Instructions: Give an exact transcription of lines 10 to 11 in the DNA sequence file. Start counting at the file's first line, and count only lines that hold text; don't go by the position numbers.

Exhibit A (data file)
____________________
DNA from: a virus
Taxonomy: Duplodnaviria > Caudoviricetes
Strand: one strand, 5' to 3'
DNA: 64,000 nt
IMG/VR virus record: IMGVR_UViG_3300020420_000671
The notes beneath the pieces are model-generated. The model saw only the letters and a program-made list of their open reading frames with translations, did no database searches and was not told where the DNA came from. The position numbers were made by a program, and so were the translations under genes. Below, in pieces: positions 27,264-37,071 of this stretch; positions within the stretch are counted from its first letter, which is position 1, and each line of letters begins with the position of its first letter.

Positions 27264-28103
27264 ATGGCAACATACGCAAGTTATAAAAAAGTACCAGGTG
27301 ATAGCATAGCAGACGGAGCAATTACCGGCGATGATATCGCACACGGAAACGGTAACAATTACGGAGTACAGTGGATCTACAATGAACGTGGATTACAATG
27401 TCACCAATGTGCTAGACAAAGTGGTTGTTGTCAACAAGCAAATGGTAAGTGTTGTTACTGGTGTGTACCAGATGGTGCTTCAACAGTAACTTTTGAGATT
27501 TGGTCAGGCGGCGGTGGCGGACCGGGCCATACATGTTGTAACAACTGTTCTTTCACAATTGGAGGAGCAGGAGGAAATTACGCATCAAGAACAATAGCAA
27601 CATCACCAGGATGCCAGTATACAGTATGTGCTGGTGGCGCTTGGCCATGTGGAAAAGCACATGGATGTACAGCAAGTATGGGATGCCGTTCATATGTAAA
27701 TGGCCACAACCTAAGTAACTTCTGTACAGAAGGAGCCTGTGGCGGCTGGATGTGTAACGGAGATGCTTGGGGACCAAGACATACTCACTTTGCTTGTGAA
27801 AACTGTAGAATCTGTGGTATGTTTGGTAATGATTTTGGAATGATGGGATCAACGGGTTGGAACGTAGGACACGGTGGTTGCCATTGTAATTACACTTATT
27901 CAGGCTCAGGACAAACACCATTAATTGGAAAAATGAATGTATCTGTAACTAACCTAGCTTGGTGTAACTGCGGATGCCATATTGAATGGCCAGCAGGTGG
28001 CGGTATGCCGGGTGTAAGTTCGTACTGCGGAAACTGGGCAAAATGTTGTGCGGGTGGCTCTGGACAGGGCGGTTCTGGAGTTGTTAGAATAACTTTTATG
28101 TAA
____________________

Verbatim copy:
27401 TCACCAATGTGCTAGACAAAGTGGTTGTTGTCAACAAGCAAATGGTAAGTGTTGTTACTGGTGTGTACCAGATGGTGCTTCAACAGTAACTTTTGAGATT
27501 TGGTCAGGCGGCGGTGGCGGACCGGGCCATACATGTTGTAACAACTGTTCTTTCACAATTGGAGGAGCAGGAGGAAATTACGCATCAAGAACAATAGCAA